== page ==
Emory University | Woodruff Health Sciences Center
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In Memoriam


Goodbye to a good friend

BEVERLY B. LONG, a member of the Rollins Dean’s Council, died on Oct. 30, 2015, surrounded by her family. Long was one of the world's leading advocates on behalf of mental health and the rights of persons with mental illness. She served as president of the World Federation for Mental Health; president of the National Mental Health Association (NMHA) of Atlanta and Georgia; and chair of the first Georgia Governor's Advisory Council on Mental Health, Mental Retardation, and Substance Abuse, 1975 to 1978.She was appointed by President Jimmy Carter to the 1977/1978 President's Commission on Public Health. Long served on countless boards and councils advocating prevention of mental and behavioral disorders. She provided inspiration and support for the Rosalynn Carter Endowed Chair for Mental Health at Rollins.


MARION PIERCE MEADOR 91MPH of Stone Mountain, Ga., on Aug. 30, 2015, at 88. A valedictorian of Stone Mountain High, she took a job in the 1950s as a secretary at the CDC in order to raise her three children alone. She went to night school to finish her BS at Georgia State University and later her MPH at Emory. She worked at the CDC for 30 years, becoming a research statistician and co-author on several epidemiological studies. She devised and implemented a new system for reporting tuberculosis. It produced more timely and detailed information to more effectively track cases and prevent transmission. It was used during the AIDS epidemic and is a standard at the CDC today.

A lifelong Democrat and baseball fan, she raised her children to work hard and be tolerant. They survive her, including Kimford J. Meador MD, Darlene M. Meador-Osborn PhD, and Keith A. Meador JD. Other survivors are seven grandchildren and one great-grandchild.


DON A. FRANCO 85MPH of West Palm Beach, Fla., on Jan. 31, 2015, at 83, after battling cancer. The eldest of 11 children, he was born on the Caribbean island of Trinidad. He trained as a veterinarian in Ontario, Canada, and in the Phillipines and had a veterinary practice in Trinidad. He came to the United States to work for the U.S. Department of Agriculture, Food Safety and Inspection. He authored many books about veterinary science and animal pathology. After earning his MPH at Emory, he published on the plight of poverty and public health needs in third-world countries. Survivors include his wife of 54 years, Jovita, one son, two daughters, and nine grandchildren.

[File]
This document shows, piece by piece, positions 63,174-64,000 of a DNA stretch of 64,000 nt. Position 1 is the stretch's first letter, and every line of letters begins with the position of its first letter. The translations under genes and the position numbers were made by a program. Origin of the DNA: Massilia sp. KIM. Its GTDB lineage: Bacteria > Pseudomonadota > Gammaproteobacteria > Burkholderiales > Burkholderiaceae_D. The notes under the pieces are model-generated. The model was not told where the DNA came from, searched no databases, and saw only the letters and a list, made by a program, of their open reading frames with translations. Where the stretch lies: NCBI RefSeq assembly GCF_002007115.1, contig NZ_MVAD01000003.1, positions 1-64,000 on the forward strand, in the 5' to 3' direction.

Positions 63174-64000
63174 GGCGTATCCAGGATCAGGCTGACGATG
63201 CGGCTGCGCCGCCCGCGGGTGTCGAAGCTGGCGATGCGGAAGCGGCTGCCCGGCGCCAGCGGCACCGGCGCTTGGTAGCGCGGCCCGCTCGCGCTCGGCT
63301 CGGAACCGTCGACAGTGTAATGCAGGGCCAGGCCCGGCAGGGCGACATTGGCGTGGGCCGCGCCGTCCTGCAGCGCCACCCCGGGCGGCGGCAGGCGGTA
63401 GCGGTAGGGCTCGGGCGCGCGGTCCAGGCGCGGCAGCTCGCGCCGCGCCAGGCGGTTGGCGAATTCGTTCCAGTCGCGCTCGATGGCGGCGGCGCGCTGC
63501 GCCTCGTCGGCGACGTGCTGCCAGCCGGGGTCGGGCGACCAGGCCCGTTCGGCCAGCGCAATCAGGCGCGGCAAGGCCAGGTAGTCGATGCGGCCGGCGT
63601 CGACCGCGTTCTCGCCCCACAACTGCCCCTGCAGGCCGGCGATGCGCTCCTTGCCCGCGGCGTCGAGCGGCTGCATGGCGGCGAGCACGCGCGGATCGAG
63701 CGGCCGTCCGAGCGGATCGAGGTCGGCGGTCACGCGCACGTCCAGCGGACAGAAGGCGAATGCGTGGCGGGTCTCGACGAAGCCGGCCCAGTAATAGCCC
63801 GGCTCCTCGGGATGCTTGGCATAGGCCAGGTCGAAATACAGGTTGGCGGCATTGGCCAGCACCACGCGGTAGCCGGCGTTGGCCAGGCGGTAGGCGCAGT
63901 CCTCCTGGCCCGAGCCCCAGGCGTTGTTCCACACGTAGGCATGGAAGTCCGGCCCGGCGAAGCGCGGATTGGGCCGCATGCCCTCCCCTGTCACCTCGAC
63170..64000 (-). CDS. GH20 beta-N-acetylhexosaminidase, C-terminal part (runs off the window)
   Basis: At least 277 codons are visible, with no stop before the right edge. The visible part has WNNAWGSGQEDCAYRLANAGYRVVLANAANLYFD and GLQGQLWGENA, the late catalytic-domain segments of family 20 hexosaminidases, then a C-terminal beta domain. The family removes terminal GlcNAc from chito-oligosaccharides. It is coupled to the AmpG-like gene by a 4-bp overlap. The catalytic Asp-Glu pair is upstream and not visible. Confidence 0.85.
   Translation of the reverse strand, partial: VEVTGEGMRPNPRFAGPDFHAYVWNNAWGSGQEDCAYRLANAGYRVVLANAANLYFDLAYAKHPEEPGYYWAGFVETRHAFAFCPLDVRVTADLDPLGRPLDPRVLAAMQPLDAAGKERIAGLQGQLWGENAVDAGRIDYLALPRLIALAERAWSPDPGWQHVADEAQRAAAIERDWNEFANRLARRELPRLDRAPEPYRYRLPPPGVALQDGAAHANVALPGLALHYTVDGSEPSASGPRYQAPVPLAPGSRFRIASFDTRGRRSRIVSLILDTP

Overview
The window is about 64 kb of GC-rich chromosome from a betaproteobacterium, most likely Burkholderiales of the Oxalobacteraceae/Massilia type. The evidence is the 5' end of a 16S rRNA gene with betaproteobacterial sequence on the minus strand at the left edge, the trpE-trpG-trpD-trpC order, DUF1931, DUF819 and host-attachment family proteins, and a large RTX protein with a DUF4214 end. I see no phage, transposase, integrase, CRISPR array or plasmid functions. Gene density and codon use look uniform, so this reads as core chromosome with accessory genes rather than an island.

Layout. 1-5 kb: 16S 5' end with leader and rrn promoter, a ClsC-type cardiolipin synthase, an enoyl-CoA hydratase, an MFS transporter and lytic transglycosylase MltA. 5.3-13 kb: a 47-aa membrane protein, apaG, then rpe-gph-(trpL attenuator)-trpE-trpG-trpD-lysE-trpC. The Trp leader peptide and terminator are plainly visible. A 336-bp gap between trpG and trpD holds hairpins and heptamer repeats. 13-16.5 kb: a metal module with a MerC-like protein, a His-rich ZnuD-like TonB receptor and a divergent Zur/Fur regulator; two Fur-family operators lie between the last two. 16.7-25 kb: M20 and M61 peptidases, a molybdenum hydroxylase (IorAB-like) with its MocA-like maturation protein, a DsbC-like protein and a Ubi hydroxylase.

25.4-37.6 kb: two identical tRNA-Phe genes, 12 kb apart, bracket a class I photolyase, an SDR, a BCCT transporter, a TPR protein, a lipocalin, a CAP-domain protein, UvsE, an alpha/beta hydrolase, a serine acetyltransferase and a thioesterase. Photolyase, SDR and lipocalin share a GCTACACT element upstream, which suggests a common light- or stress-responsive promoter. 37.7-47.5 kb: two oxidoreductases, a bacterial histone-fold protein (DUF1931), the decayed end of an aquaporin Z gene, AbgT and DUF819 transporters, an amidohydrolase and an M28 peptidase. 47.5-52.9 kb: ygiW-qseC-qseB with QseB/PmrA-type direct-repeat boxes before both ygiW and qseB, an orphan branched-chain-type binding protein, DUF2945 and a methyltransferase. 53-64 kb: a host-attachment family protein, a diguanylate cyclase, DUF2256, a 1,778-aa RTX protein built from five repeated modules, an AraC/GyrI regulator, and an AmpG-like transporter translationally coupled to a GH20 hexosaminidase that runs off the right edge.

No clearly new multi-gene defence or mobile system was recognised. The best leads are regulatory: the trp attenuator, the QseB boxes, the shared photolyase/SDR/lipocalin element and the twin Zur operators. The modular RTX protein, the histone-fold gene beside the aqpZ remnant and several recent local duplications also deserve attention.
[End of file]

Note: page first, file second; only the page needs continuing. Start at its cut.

JAMES BODE WEAVER III 08MPH of Atlanta, unexpectedly, on Sept. 16, 2015. His first career was in journalism and mass communications, having earned an MA from the University of Georgia and a doctorate in Mass Communications from Indiana University. As a professor, he taught at several universities, including Georgia, Emory, Virginia Tech, and Auburn. As a broadcaster, he worked as a DJ, earned an Emmy for news reporting, and produced several of John Mellancamp’s videos. He joined CDC in 2007, shortly after going back to school to earn his MPH at Emory. In 2009, he was awarded the Outstanding Health Martketing Scientist of the Year. A sportsman, he was a multi-event Iron Butt Rider who set the standard for long distance riding and contributed regularly to Iron Butt magazine. A family man, he would work on the family farm, Beaver Creek, on weekends and never missed the kids’ games and activities. Survivors include his father, Dr. J. B. Weaver, Jr., his wife Dr. Stephanie Sargent Weaver, one daughter, three sons, and four grandchildren.

EILEEN MARY MILES 96C 00MPH of Asheville, N.C. on July 4, 2015, at 66. She was previously of Lawrenceville and Marietta, Ga. She and her husband of 45 years, Philip, moved to Asheville after she retired. She had a career in public health research. In addition to her husband, survivors include a son, a daughter, three brothers, four sisters, and three grandchildren.

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